The common giardia has some peculiarities, such as the lack of mitochondria, which for some time led to the assumptions that they may belong to a very primitive group of Eukaryotes. Recently, however, a vestigial organelle that likely derived from mitochondria, named mitosome, has been found in this species, suggesting that this feature is a secondary loss caused by its parasitic life in an anoxic environment.

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References:

Adam, R. D. (2001) Biology of Giardia lambliaClinical Microbiology Reviews 14(3): 447–475.

Wikipedia. Giardia lamblia. Available at < https://en.wikipedia.org/wiki/Giardia_lamblia >. Access on 28 June 2018.

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Friday Fellow: Pear Rust

by Piter Kehoma Boll

Beautiful and deadly, today’s fellow appears during spring as gelatinous orange projections coming out of juniper trees in Europe and North America. Its name is Gymnosporangium sabinae, commonly known as the pear rust.

800px-gymnosprangium_rust_on_a_juniper_tree

The jelly-like horns of the pear rust on a juniper tree. Photo by Mark Sadowski.*

The pear rust is a basidiomycete, i.e., a fungus of the phylum Basidiomycota, therefore related to the common mushrooms, but belonging to a different class, the Puccioniomycetes.

During winter, the pear rust remains in a resting state inside branches and twigs of juniper trees. After wet days in spring, the fungus sprouts and appears as horn-like growths covered by an orange gelatinous mass, which are called telia. The telia produce wind borne spores called teliospores that can infect pear trees.

668px-birnengitterrost_baum

The pear rust on pear leaves. Photo by Jan Homann.

Once reaching the pear tree, the teliospores germinate and infect the leaves of the new host. The infection appears in summer as rust-colored spots on the leaves, hence the name pear rust. In heavily infected plants, the effects of the pear rust can be severe, sometimes causing the plant to lose all its leaves.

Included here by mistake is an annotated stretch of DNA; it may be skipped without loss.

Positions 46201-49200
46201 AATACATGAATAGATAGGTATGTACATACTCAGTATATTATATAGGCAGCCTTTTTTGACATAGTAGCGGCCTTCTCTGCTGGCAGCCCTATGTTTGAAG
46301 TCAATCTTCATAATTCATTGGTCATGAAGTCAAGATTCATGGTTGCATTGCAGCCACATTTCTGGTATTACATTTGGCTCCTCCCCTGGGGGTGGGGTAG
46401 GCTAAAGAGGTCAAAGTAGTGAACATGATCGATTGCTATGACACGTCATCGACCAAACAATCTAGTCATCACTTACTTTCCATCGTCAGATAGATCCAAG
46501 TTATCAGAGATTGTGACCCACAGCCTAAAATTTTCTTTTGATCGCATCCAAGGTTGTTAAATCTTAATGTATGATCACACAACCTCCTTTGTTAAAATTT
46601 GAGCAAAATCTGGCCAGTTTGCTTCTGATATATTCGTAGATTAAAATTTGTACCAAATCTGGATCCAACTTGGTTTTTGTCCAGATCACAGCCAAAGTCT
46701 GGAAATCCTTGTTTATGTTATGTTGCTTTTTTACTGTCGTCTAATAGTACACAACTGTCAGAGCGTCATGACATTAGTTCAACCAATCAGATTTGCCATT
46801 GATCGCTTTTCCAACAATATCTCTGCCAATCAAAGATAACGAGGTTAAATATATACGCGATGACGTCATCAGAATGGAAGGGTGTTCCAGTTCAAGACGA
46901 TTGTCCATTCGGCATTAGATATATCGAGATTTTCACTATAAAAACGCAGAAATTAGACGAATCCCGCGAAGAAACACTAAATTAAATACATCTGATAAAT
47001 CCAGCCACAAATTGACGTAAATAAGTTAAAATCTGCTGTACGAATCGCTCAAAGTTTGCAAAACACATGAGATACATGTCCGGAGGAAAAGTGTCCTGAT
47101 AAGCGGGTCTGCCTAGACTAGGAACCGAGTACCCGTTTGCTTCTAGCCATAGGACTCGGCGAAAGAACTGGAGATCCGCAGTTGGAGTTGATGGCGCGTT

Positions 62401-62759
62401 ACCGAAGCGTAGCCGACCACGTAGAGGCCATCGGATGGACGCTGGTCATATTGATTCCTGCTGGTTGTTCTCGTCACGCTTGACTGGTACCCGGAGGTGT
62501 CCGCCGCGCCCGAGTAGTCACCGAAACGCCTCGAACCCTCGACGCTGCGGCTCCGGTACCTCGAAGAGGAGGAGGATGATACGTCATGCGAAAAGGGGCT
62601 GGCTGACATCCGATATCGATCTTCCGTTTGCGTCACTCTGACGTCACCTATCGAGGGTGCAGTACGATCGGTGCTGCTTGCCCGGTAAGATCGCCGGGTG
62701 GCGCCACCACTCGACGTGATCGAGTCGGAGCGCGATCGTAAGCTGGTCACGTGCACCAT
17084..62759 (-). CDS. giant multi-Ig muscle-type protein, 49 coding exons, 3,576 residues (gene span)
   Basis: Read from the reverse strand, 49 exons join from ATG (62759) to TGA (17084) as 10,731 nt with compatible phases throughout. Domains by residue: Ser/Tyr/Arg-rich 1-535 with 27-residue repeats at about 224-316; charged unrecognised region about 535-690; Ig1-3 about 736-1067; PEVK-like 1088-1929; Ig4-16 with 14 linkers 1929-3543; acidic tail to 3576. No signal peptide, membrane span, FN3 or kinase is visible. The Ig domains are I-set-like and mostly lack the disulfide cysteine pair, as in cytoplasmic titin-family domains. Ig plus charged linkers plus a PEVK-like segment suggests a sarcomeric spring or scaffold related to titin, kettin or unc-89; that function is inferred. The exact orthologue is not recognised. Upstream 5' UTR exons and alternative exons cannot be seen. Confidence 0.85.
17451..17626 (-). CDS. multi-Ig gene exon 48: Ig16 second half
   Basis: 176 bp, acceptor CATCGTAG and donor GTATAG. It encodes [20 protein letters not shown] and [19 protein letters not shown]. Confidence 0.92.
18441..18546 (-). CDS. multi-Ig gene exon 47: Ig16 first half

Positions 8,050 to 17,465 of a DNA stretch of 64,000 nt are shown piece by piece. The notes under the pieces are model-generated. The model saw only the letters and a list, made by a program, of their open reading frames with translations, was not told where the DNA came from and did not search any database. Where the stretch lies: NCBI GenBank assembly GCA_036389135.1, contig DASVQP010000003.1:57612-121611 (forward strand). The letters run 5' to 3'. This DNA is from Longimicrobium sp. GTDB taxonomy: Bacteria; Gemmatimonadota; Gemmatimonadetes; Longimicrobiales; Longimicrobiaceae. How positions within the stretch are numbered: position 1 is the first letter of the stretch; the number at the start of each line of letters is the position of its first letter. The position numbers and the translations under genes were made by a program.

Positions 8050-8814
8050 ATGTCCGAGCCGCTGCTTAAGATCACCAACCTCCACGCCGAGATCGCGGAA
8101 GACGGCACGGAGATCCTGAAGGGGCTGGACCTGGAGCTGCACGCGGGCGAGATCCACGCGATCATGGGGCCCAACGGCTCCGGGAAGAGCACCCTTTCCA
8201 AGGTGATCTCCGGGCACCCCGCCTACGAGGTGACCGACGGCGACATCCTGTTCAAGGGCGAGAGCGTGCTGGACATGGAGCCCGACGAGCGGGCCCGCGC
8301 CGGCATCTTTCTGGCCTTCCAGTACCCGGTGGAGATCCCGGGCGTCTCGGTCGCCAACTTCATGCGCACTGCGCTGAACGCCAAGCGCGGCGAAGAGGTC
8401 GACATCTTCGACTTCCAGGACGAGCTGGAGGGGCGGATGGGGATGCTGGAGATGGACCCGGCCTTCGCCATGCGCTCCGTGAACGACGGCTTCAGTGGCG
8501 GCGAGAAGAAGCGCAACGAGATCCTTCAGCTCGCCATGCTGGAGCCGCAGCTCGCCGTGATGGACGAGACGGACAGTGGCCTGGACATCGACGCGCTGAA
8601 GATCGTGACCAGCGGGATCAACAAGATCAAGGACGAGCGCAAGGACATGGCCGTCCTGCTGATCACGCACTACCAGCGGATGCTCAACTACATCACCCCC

In pear trees, the fungus produce reproductive structures known as aecia. They come out from the underside of pear leaves and produce spores called aeciospores, which are able to infect new juniper trees.

800px-birnengitterrost_gymnosporangium_fuscum

The aecia coming out of the rust on a pear tree. Photo by H. Krisp.**

Due to the economic importance of pear trees to humans, the pear rust is a species of great concern. Some countries have policies intended to reduce the spread of the disease, such as preventing transportation of juniper trees from areas known to have the fungus to areas in which it is unknow. In areas where the fungus exist, the solutions to reduce the damage include the use of chemical fungicides, the removal of infected branches in juniper trees and sometimes the removal of any juniper tree around the areas where pear trees are cultivated.

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References:

Fraiture, A.; Vanderweyen, A. (2011) Gymnosporangium sabinae: such a beautifiul disease. Scripta Botanica Belgica 11: 193–194.

Ormrod, D. J.; O’Reilly, H. J.; van der Kamp, B. J,; Borno, C. (1984) Epidemiology, cultivar susceptibility, and chemical control of Gymnosporangium fuscum in British Columbia. Canadian Journal of Plant Pahology6: 63–70.

Wikipedia. Gymnosporangium sabinae. Available at < https://en.wikipedia.org/wiki/Gymnosporangium_sabinae >. Access on April 27, 2018.